Steven Brams
Professor of Politics, New York University

Who’s the Fairest Democracy of Them All?

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If the U.S. wants to develop a more rational, representative electoral system, it might look to Germany.

Steven Brams

Steven Brams is a Professor of Politics at New York University. He graduated in 1962 from the Massachusetts Institute of Technology and received his Ph.D. in 1966 from Northwestern. His primary research interests include game theory and its applications, particularly in political science and international relations, and social choice theory, particularly as applied to voting and elections. He is one of the independent discoverers of approval voting and a co-discoverer of the first envy-free solution to the n-person cake cutting problem. Brams was a Guggenheim Fellow from 1986 to 1987 and is a member of the American Association for Advancement of Science.


Question: Which present-day democracy offers the fairest system for electing officials?

Steven Brams: Well I think most of the democracies in the world use what we call proportional representation. That parties run, not candidates by and large, and you vote for a political party and the party gets a number of seats in the legislature proportional to the number of votes it got. The problem that critics of this system have is that people don’t have their personal representatives. It’s a party that you vote for, it’s not the individual. And shouldn’t a voter have the opportunity to go to a representative, or his staff, and seek redress from grievances. That’s harder to do if it’s got an impersonal party than if it’s a real person.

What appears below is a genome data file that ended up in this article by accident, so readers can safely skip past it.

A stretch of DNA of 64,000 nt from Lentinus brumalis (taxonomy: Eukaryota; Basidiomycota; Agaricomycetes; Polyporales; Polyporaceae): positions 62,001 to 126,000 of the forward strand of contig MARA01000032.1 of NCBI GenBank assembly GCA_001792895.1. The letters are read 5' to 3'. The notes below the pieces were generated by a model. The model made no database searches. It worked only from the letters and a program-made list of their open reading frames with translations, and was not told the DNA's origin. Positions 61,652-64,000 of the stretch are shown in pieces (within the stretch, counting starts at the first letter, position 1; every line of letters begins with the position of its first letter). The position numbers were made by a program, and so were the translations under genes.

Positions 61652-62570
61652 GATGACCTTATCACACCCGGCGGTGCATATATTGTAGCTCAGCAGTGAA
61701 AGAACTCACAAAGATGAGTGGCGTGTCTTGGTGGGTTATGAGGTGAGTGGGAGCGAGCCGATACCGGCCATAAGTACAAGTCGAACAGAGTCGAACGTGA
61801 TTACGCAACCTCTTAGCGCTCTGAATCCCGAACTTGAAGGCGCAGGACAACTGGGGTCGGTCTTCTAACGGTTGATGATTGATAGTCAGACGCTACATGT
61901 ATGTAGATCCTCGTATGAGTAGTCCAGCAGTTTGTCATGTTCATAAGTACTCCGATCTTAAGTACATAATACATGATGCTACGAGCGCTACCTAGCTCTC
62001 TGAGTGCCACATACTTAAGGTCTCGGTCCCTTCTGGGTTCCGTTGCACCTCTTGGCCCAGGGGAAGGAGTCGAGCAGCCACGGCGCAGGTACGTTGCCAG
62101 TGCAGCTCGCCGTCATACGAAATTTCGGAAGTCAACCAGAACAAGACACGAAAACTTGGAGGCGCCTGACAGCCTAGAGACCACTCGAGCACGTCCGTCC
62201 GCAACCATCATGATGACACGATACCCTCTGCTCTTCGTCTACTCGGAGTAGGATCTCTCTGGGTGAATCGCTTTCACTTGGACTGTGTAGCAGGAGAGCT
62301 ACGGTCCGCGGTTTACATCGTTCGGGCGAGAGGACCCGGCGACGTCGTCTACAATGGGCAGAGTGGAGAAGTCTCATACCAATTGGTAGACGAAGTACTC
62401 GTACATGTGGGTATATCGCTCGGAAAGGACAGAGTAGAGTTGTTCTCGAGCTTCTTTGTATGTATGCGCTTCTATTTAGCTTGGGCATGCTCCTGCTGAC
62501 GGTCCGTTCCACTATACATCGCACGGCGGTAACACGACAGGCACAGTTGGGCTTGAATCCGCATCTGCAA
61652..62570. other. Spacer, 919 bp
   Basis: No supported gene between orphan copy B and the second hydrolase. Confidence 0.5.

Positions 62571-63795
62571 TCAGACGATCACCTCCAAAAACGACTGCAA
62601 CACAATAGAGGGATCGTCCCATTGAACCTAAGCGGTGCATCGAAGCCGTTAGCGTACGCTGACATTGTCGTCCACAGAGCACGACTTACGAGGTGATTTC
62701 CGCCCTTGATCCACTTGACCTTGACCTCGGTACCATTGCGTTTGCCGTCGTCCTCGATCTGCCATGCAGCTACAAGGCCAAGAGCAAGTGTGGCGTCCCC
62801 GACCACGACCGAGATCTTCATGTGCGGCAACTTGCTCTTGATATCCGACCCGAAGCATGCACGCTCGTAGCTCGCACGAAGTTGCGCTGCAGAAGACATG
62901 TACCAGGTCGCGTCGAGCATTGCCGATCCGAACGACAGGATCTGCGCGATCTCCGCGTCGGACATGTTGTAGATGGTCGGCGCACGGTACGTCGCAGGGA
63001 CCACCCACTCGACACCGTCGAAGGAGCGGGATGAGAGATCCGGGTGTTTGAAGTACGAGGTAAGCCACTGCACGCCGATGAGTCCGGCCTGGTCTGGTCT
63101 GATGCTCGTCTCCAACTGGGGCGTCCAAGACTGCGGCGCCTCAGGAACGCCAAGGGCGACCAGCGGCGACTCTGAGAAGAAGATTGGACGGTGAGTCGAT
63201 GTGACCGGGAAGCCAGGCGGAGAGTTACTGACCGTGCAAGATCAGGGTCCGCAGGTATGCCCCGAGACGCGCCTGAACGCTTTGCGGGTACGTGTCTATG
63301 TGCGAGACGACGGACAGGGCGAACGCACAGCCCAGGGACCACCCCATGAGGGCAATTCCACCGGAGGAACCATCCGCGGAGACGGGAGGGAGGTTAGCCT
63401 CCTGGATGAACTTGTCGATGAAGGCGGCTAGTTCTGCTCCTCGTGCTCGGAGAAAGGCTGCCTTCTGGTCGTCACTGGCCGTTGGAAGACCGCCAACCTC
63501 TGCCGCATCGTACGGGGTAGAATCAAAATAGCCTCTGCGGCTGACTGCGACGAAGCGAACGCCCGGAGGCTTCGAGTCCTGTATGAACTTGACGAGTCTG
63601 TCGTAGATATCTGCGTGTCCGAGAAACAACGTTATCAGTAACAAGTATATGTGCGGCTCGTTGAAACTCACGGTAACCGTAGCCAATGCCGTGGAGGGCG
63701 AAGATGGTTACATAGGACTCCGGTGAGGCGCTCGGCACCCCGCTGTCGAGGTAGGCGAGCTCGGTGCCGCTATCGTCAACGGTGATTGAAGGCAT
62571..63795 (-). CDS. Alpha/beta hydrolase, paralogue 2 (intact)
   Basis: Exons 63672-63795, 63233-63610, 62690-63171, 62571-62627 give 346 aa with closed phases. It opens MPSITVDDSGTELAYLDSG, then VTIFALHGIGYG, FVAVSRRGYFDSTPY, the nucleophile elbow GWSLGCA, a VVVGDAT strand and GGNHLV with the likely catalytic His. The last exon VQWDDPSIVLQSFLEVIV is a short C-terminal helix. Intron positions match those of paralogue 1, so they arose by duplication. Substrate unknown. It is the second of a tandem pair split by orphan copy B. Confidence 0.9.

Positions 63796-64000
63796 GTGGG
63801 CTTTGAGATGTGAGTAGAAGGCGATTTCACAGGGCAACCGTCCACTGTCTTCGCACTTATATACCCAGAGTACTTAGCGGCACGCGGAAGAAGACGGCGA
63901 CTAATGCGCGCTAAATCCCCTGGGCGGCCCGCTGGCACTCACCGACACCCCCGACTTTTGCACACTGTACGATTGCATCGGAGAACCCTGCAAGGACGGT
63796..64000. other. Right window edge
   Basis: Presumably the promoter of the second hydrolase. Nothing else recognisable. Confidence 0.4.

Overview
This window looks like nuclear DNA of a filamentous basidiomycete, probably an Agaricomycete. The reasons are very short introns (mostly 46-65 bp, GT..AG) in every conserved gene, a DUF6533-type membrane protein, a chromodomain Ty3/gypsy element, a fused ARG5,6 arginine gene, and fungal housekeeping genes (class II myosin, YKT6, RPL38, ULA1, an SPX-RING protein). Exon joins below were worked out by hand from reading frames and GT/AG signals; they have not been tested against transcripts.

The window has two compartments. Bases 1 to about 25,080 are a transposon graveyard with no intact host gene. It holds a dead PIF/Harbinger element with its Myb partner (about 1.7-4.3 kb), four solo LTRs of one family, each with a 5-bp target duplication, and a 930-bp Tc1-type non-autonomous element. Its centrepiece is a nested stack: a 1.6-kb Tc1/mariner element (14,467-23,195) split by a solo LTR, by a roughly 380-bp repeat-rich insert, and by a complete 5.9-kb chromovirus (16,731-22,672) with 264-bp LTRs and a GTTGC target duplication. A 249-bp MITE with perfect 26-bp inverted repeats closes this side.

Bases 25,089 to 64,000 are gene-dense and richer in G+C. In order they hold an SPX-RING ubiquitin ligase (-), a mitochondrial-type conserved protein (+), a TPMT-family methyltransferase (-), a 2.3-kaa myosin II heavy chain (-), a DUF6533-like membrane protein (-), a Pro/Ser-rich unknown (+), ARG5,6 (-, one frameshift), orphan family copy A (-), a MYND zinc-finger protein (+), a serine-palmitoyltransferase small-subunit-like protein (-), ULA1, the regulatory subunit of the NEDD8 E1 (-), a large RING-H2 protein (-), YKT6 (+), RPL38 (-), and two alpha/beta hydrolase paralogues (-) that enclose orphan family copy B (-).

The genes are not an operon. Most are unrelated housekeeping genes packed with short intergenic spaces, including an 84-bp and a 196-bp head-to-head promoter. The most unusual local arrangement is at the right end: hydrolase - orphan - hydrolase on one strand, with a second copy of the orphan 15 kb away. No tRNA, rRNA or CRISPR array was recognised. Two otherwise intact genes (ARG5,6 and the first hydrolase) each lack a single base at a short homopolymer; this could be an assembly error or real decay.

But I think Germany and a few other countries that use basically the German system do well on both counts. In Germany you vote for parties and they get seats in proportion to the number of votes of the parties, but in addition, you vote for an individual representative in your district. And half the German Parliament, the Bungestag is called, is elected on the basis of your vote for the representative in your district, and half depends upon your vote for the party. And if your party, say the Green Party, which typically gets about 10% of the vote, wins no seats at the local level because it’s one of the major parties that usually wins. The Socialists or the Christian Democrats in the case of Germany, then the Green Party is going to be compensated from the seats at the national level when you vote for party. So, if they got 10% of the vote for the party, but no seats because they won in no districts, then they would get seats from the national vote and the representation would be made up. It would be made proportional because you have that 50% at the national level to play around with. So, I think that’s a kind of near-ideal system for a parliamentary democracy. You have your personal representative, but you have your proportional representation at the national level. And a few other countries have adopted this, in Eastern Europe for example.

Recorded on February 2, 2010
Interviewed by Austin Allen